We're now six months into the year, so now seems like as good a time as any to have a look back over the year so far and see how we're doing, quality-wise. After a bit of a mixed-bag at the Oscars – as per usual, the release dates were spread out from last October to this February, so some of the big hitters would've been on last year's Best Of lists – and a so-far good-but-not-great summer blockbuster season (lots of 4 star reviews, but we're still waiting on the 5-star big budget hit to blow us out of our seats), so it's been left up to the left-fielders to fill out our top five list so far.


We first got to see this back in the Jameson Dublin International Film Festival, to little fanfare or publicity, and it completely knocked the wind out of us. The story of an everyman who finds his entire life consumed by the want for revenge, this is what Drive would look like if it were directed by the Coen Brothers. The rumours are that off the back of this, director Jeremy Saulnier might be directing some of True Detective Season 2. If that's not a huge commendation, then we don't know what is.


When the dust settled, it would appear that everyone say The Wolf Of Wall Street for what it was (a chance for a verified douchebag to be painted as a hero), while American Hustle saw one of the best up and coming directors David O Russell manage to out Scorsese Scorsese. With a too hot to touch cast including Bradley Cooper, Jennifer Lawrence, Christian Bale, Amy Adams, Jeremy Renner, Louis CK and a never-scarier Robert De Niro, this was funny, smart and incredibly sexy.


Let's be honest, this had no right to be any good, let alone as good as it turned out to be. A big budget movie based on a world famous toy... they tend not to end up so great, quality-wise. But thanks to the whip-smart writing and directing from Phil Lord and Chris Miller (who were also behind summer hit 22 Jump Street), a spot on all-star voice cast and some incredibly inventive visuals, this is still the most fun we've had in a cinema this year.


As a follow up to hit comedy The Guard, John Michael McDonagh didn't go the same route as his brother (who went to American with Seven Psychopaths to follow up In Bruges), instead heading off to an isolated parish in Sligo headed by Brendan Gleeson, and giving us a pitch black dramedy dealing with the issues of religion, murder and the general pain of existence. The haters are just as numerous as those who love it, but for us, it was genuinely one of the greatest Irish movies ever made.

1. HER

Spike Jones is a genius, on that we can all agree. When he announced he was making a rom-com-dram-sci-fi dealing with a man who falls in love with his computer, it sounded … weird. Little did we know it would end up completely spelling out the current mismanagement of love, technology, communication and the loneliness phenomenon of living in a big city. It was so powerfully insightful, so emotionally involving, and so realistically heartbreaking. Yep, still our favorite movie of 2014 so far.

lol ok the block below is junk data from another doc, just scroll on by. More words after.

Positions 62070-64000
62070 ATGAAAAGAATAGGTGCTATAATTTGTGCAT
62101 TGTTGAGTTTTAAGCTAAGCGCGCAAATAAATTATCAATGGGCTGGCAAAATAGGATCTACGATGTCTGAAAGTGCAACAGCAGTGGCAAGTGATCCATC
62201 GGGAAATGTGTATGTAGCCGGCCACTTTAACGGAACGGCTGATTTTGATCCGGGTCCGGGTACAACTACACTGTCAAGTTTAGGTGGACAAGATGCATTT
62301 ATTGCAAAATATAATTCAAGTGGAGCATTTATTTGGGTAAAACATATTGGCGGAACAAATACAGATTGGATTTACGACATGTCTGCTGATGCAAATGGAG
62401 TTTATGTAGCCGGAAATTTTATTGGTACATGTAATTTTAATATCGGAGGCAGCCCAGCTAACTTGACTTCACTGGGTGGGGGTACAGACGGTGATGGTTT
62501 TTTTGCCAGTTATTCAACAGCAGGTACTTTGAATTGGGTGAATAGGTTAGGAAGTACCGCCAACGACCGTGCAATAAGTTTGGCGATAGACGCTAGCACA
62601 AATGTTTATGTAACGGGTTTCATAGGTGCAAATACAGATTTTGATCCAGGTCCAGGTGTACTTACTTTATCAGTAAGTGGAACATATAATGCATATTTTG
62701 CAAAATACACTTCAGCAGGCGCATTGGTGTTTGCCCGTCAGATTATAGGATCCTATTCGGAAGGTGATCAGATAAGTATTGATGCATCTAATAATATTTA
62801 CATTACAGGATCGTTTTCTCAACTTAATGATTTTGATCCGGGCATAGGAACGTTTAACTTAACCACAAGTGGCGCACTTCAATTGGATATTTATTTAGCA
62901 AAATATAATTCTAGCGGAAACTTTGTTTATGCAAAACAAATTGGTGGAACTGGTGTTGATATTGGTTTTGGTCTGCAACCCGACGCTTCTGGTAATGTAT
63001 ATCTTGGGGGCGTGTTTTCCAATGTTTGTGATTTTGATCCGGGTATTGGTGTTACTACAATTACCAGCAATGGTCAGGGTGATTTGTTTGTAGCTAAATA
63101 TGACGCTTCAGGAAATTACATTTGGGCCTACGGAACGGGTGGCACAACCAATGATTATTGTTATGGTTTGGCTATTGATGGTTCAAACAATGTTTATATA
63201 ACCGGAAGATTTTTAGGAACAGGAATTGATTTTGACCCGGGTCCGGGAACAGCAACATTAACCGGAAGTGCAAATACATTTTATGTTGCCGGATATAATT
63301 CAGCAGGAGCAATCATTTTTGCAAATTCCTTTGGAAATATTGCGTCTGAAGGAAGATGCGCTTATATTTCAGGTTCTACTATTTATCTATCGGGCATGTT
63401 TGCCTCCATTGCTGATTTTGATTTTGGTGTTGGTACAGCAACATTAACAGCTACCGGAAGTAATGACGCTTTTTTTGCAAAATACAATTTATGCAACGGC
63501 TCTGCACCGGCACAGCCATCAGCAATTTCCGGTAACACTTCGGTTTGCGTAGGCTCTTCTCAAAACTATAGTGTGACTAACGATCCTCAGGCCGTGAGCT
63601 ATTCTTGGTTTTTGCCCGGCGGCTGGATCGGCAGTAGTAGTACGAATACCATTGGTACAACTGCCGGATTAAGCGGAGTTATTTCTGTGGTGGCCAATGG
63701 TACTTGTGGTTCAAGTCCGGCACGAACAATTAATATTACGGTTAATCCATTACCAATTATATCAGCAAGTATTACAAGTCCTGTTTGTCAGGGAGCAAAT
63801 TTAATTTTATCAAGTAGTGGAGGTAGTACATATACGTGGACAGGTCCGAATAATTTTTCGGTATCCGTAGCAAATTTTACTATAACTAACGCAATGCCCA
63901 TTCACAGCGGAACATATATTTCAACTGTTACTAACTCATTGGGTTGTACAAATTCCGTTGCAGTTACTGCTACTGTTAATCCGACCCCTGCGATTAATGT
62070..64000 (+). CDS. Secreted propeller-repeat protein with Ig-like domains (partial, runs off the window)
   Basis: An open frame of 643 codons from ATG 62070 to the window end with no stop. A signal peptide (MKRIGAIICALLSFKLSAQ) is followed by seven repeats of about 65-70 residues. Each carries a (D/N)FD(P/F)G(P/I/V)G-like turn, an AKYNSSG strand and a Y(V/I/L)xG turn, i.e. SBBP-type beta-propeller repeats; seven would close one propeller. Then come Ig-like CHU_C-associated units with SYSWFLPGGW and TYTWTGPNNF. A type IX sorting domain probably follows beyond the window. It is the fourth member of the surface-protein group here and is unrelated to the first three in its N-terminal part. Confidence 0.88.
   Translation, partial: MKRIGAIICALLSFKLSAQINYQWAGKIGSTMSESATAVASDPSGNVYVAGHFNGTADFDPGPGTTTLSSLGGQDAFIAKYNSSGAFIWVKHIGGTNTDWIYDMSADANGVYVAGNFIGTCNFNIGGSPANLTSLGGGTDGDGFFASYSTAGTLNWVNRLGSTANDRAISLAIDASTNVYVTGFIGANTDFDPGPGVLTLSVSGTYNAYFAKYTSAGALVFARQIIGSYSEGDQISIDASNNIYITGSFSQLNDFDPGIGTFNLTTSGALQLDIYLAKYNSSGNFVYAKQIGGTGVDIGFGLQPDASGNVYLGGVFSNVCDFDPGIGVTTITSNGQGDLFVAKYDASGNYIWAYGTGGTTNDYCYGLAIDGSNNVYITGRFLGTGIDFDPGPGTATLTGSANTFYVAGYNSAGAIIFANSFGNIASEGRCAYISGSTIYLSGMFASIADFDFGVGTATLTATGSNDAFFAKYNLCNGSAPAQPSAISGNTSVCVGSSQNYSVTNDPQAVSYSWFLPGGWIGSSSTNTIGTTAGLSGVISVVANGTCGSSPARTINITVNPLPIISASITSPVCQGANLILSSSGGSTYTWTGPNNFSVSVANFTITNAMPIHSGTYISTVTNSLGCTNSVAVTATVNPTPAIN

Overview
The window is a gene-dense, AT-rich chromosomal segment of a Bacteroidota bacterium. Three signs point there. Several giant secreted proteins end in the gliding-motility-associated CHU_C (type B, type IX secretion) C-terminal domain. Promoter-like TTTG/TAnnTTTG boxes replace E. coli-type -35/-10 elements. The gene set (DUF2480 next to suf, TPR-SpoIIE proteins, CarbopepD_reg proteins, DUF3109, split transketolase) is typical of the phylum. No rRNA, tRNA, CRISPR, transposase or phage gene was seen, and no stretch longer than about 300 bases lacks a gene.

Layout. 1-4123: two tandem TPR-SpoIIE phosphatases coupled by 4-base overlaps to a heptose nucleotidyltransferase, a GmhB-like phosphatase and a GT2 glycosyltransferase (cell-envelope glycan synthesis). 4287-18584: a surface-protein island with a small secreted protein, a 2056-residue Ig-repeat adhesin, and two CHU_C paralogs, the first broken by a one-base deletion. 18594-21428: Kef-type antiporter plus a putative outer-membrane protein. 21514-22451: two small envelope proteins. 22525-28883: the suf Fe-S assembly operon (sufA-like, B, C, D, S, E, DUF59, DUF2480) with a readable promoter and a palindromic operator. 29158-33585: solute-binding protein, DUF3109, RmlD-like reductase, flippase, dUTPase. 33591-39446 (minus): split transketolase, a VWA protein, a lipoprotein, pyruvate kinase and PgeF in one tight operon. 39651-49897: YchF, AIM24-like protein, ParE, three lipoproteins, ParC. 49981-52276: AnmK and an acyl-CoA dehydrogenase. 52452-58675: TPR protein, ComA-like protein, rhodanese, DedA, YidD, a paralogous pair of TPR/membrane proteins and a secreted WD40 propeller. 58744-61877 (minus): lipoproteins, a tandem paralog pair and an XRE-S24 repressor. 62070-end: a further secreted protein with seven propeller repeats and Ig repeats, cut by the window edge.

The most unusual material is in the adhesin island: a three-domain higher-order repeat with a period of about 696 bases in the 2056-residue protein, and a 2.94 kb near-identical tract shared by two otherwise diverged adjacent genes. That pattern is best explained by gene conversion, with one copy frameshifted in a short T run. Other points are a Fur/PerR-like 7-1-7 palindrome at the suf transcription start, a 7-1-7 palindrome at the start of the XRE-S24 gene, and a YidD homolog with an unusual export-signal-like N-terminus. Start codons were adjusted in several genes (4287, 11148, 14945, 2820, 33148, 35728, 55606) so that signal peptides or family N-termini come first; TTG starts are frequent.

With the good, must come the bad. And this year has not disappointed with the disappointments so far. You know it must be something pretty special when even the Adam Sandler movie doesn't make it into your bottom five...


This was basically two hours of white noise and bright lights, set to the soundtrack of songs we vaguely recognized, except that the cover versions were so bad, we can't be entirely sure. Camper than the American President's holiday home, with atrociously bad acting, shockingly poor directing (you can actually hear the voices echo in every interior shot!), it's just so obvious that this was someone trying to get some of that Mamma Mia money, while also just having a holiday in Greece.


Johnny Depp plus the cinematographer of The Dark Knight Trilogy on his directorial debut plus a much-loved script plus a great supporting cast should've ended with something great. Instead we got seventeen subplots all battling for superiority, Depp supplying his performance via Skype, and over $100 million of budget resulting in not a single action scene. The potential was there, and was systematically destroyed by wave after wave of bad decisions. Back to the DoP position, Pfister!


Kellan Lutz isn't having a great 2014, as his animated movie Tarzan was also terrible, but in the same year that the born-to-do-it Dwayne 'The Rock' Johnson is also releasing a Hercules movie, this was the bigger mistake. Directed by Renny Harlin, who hasn't made a half-decent movie in about fifteen years (remember Deep Blue Sea?!), and with Lutz bronzed up with glittery fake tan, and the plot lifted from bits of every Ancient Greece / Rome movie you've ever seen, it was quite a shockingly awful movie to behold. Oh well, at least Lutz still has The Expendable 3 to look forward to...


We don't enjoy coming down hard on Irish movies, because we know how difficult it is to get a movie made, especially when you're trying to do something new like an Irish sci-fi horror. Unfortunately, the makers of Collider tried to bite off more than they could chew, working from a script that feels like it was written by five different people, none of whom were talking to each other, and then directed in a series of dark rooms, with a group of actors who all thought they were acting in different genres. An absolute mess. Almost hilarious so. Almost.


We will never forgive Aaron Eckhart for this. Someone must've seen Underworld and thought 'Let's do that, but with gargoyles and reanimated corpses!' But while Kate Beckinsale in a body tight leather cat suit is sexy, no amount of abs is gonna make Eckhart's made-from-bits-of-other-people character sexually appealing. Add to that the 1994 Playstation graphics during the WHATEXACTLYISGOINGONHERE action scenes, and a plot that... actually, we're not going through this again. Curse you, Eckhart!